By Larry Gellar
Barrick Gold's (ABX) stock is moving down at the time of this writing, and I'm sensing a buying opportunity. The company just released its earnings report for the first quarter, which was slightly disappointing compared to analyst estimates. Specifically, analysts predicted adjusted earnings per share of $1.10 per share on revenue of $3.74 billion, while Barrick Gold reported adjusted earnings per share of $1.09 per share on revenue of $3.64 billion. Needless to say, this was not a terribly huge miss, and a variety of other numbers are working in Barrick Gold's favor. For instance, Barrick Gold's average selling price for gold was over $300 higher per ounce this quarter compared to the same quarter last year.
Meanwhile, the company's average selling price for copper was lower than this time last year, but sales were significantly higher. Sales jumped from 80 million pounds to 119 million pounds. As for production, gold declined slightly, while copper saw a notable jump in that area as well. Production increased from 75 million pounds a year ago to 117 million pounds in the last quarter. In many ways, this is the beauty of a company like Barrick Gold - the chances of the company having significant failure in both gold and copper at the same time is very unlikely. And while net cash costs did increase for both commodities, I don't think this should deter investors given Barrick Gold's optimistic forecasts for 2012 overall - the company is predicting 7.3 million to 7.8 million ounces of gold and 550 to 600 million pounds of copper.
A stock like Barrick Gold is the type of asset that every investor should have in his or her portfolio. After all, it serves as an important way to minimize risk in these volatile times. Barrick Gold compares favorably against similar companies as well. For instance, Barrick Gold has a price to earnings ratio of 8.75, which is lower than stocks such as New Gold (NGD) (22.19), Almaden Minerals (AAU) (15.90), AuRico Gold (AUQ) (12.23), and IAMGOLD (IAG) (11.97). Barrick Gold also has a price to book ratio of 1.73 and price to sales ratio of 2.83, both of which are appetizing as well. Margins are important to look at too, of course. Those numbers for Barrick Gold are 31.7% net profit, 55.87% gross, 56.52% EBITD, and 46.63% operating. That puts Barrick Gold at about the middle of the pack, which is certainly not a problem considering its favorable price to earnings ratio.
Of course, I would be remiss to not detail some of the issues with investing in a stock like Barrick Gold. For instance, probably the biggest problem with this earnings report was the company's increasing costs. That can be tracked down to specific operations such as the Lumwana mine in Zambia. There, Barrick Gold was hurt by negative ground conditions caused by unusually wet weather. In fact, the issues there could keep up due to further maintenance on the location's mills. Other mines did fare better, however. For instance, the Zaldívar mine in Chile was able to produce at a cash cost of $1.51 per pound (compared to $3.15 per pound for Lumwana). I can see how it might be tough for a risk-averse investor to stomach these numbers, but I do think Barrick Gold shareholders will benefit in the long run.
There has also been other news that should help Barrick Gold going forward. For instance, the company decided to sell its shares of Highland Gold Mining Limited. Barrick Gold received about $130 million for the 20.4% stake, and this certainly seems like more than a fair price. Additionally, Barrick Gold determined that the business was not part of its core strategy, so this move could help Barrick Gold focus on more pressing issues. After all, Barrick Gold was using resource to monitor the situation at Highland Gold when the problems at its Lumwana deserved more attention. Consolidation could also be useful at a time when commodity prices are a bit uncertain.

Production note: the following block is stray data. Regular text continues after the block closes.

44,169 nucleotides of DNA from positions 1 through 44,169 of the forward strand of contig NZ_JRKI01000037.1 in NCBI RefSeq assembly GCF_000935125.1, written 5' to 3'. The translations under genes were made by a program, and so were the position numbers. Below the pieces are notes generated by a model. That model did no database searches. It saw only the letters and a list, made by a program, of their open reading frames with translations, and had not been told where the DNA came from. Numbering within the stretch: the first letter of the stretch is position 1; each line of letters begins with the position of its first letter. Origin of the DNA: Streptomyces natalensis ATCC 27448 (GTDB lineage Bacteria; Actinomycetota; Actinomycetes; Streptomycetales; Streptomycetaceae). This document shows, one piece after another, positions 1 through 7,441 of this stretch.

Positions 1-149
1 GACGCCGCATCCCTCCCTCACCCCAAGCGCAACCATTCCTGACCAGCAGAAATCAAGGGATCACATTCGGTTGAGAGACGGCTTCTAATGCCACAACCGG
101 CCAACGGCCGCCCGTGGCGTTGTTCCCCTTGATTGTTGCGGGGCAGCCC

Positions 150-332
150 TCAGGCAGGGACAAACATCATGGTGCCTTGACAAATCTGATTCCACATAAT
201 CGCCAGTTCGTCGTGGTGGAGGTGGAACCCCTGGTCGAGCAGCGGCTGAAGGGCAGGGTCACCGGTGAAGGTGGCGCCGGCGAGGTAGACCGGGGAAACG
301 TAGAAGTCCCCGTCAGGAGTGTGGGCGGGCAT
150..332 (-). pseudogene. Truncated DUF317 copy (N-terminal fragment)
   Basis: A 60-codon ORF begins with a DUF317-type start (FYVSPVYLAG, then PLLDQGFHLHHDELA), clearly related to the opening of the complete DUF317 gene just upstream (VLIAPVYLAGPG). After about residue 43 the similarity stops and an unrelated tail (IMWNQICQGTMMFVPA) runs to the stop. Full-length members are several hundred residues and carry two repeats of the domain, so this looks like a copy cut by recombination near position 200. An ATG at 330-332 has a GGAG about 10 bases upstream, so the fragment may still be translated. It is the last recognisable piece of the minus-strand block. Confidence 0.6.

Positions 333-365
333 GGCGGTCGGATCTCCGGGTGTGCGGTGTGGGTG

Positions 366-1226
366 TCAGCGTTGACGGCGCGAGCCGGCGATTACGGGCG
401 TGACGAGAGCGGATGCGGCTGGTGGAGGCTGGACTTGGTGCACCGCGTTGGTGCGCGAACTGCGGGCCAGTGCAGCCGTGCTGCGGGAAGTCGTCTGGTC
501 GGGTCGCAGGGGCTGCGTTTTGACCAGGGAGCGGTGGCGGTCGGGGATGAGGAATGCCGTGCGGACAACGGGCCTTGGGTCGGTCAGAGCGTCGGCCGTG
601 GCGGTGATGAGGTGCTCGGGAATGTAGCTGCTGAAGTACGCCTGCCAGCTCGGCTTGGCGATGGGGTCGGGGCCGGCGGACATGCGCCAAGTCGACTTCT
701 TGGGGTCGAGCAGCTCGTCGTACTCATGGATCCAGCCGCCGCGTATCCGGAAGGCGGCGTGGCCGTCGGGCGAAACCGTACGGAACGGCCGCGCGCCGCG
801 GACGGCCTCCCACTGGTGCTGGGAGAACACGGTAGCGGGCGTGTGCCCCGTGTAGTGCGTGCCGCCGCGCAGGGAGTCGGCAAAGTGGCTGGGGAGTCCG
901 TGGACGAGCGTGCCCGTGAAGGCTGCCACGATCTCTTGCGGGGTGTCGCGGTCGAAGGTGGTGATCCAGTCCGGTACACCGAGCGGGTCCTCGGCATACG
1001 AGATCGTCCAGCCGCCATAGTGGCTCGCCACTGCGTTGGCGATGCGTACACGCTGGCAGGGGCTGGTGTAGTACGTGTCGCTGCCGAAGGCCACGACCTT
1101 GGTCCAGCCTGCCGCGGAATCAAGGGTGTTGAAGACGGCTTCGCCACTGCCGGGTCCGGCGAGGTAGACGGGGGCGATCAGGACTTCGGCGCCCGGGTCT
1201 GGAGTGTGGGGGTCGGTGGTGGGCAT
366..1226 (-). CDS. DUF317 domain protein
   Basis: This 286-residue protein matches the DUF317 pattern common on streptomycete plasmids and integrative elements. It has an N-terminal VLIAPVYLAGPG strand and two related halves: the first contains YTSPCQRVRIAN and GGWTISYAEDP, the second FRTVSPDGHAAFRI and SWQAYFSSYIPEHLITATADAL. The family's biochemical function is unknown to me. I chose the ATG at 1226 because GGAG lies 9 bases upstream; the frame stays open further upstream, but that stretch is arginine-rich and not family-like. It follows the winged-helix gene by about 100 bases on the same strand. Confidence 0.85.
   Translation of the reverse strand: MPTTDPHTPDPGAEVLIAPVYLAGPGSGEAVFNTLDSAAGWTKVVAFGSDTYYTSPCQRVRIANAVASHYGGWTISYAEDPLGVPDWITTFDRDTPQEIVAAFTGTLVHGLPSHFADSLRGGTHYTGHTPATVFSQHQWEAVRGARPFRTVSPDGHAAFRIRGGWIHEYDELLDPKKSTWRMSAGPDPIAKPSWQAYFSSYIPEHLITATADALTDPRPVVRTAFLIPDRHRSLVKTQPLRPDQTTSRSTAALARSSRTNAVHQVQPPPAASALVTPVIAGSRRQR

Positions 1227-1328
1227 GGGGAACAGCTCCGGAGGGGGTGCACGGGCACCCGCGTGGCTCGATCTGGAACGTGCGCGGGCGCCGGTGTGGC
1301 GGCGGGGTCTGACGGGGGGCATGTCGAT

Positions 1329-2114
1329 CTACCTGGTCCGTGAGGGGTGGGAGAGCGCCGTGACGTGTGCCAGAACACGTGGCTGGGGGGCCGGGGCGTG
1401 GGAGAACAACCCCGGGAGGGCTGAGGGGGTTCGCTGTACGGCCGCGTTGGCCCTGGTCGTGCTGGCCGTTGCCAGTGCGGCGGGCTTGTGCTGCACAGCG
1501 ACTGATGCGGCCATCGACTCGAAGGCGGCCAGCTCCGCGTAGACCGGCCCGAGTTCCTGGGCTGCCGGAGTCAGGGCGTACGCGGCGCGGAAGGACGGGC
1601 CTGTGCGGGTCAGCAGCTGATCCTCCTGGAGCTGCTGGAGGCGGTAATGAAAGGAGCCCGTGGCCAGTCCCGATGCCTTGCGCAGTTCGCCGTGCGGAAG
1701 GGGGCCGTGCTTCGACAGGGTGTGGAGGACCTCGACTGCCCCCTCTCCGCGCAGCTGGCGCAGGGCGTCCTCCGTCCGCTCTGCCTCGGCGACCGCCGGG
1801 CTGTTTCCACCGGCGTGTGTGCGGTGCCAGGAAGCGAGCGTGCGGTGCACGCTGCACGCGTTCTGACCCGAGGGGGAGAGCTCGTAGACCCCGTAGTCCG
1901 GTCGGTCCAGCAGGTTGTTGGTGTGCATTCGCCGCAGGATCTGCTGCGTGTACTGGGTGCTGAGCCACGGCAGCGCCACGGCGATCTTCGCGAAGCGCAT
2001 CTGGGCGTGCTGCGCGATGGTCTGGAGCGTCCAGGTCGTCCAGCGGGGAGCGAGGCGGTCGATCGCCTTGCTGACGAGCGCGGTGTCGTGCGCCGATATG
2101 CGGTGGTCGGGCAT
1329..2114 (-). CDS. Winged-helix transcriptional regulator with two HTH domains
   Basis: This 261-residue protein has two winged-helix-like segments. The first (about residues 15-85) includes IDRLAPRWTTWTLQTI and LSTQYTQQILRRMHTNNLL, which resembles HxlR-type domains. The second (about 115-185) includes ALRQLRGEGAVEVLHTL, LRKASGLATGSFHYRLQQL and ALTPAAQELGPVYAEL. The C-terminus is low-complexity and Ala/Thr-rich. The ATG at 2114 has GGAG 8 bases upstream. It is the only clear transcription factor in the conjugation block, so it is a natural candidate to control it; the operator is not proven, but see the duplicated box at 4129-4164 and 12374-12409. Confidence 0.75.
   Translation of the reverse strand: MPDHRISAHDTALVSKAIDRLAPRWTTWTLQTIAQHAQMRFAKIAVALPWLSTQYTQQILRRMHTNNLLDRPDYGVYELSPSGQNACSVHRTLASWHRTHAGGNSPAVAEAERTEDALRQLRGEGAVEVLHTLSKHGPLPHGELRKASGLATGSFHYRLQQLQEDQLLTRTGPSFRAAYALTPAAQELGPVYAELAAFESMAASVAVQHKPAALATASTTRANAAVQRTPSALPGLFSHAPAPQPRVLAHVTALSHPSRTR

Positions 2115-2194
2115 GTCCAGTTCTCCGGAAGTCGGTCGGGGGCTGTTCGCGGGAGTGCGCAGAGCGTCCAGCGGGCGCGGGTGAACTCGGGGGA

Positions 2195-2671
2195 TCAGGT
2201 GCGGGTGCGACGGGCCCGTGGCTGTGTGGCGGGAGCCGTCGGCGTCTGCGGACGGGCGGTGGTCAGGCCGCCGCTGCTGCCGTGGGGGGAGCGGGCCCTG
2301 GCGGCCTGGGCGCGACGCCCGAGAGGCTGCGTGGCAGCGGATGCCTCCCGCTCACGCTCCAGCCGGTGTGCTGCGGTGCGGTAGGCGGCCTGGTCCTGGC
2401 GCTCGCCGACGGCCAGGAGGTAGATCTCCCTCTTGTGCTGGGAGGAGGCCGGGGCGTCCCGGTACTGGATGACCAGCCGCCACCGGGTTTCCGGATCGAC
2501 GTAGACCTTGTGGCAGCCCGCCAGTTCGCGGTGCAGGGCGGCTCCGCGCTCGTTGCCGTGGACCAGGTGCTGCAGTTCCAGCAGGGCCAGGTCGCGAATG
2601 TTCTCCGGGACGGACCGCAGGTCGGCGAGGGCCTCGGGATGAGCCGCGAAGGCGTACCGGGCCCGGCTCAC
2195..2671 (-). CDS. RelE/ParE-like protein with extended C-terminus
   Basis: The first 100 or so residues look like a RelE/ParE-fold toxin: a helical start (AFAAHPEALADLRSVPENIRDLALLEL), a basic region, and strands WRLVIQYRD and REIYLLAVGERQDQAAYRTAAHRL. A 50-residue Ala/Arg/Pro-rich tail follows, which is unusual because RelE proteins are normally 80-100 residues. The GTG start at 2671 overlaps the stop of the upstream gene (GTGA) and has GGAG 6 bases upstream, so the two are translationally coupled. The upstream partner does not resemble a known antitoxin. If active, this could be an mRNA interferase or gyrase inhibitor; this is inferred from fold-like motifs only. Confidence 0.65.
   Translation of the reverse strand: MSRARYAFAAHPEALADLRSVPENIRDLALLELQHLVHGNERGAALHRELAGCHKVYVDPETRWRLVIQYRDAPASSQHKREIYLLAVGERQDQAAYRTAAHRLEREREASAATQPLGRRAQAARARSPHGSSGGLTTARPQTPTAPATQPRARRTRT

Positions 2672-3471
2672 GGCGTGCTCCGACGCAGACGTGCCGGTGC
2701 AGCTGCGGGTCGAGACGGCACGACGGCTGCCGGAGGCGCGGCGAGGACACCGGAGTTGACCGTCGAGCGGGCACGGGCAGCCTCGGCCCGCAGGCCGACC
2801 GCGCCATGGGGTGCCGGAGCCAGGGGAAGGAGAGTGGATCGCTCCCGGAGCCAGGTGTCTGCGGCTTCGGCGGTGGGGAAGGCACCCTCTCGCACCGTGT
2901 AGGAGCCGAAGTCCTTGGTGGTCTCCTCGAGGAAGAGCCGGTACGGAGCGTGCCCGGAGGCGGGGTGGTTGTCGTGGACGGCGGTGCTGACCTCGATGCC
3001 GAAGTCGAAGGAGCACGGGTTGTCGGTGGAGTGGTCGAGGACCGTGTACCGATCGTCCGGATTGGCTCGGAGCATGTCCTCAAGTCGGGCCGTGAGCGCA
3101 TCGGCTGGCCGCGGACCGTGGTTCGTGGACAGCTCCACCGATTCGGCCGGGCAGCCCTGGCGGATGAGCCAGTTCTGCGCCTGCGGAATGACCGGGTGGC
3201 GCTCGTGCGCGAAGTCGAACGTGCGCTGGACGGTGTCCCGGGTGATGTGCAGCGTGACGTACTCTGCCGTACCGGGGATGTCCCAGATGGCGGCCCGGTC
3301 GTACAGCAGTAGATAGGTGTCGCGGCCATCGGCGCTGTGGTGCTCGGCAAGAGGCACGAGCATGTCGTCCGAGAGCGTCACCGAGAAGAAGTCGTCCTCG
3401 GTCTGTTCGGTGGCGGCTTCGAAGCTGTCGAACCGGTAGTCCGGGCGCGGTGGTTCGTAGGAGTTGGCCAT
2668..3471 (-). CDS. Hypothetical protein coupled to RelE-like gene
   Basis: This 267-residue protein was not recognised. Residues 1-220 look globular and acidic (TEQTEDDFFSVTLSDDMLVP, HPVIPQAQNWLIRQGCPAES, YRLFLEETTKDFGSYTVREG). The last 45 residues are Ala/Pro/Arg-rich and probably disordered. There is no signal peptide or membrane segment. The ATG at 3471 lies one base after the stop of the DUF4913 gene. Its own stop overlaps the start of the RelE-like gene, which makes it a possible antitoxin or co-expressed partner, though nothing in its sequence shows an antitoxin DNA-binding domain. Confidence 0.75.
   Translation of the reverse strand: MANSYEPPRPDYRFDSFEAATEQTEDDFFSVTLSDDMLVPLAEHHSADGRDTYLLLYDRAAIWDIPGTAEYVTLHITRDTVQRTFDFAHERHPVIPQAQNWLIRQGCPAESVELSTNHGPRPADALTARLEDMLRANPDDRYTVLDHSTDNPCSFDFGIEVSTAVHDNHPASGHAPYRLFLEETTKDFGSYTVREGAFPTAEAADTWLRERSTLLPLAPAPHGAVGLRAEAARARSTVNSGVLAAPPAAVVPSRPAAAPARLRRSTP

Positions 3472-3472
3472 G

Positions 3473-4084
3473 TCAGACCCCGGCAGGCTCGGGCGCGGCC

At the same time, Barrick Gold made a wise decision to buy Equinox Minerals Ltd. CEO Aaron Regent detailed some of the company's plans for that subsidiary during the earnings report Q&A, and I'm expecting a smooth transition. Equinox will conform to Barrick Gold's operating procedures, and Barrick Gold has already identified Equinox's most valuable assets. For instance, the Chimi deposit in Chile is predicted to be economically useful for thirty to forty years once that area really gets going. The Jabal Sayid deposit should also be lucrative, although Aaron Regent cautioned that there could be higher than usual costs for that one in its beginning.
CEO Aaron Regent also had interesting comments about issues at Barrick Gold's Porgera operation. There, Barrick Gold has had the misfortune of dealing with knocked-down power pylons and other calamities. Mr. Regent seemed to be confident that law enforcement would be able to handle the situation. Another problem is that natural gas prices are skyrocketing in Papua New Guinea, although Barrick Gold may be able to make a deal that decreases uncertainty there. If nothing else, management did say that the situation is taken into account in its cash cost estimates, so the number mentioned at the press conference do reflect that.
Finally, Barrick Gold announced a quarterly dividend of 20 cents per share. Barrick Gold was just under $40 at the time of this writing, so that's not a tremendous amount but still better than nothing. With $5.315 billion of operating cash inflow during 2011, this company appears to be financially solid. Cash outflow from investing activities was actually a whopping $12.827 billion, but I don't view this as a problem so long as gold prices remain high. Indeed, Barrick Gold is a good play for those looking to get exposure to gold and don't mind taking on the additional risk/reward of investing in an actual gold company.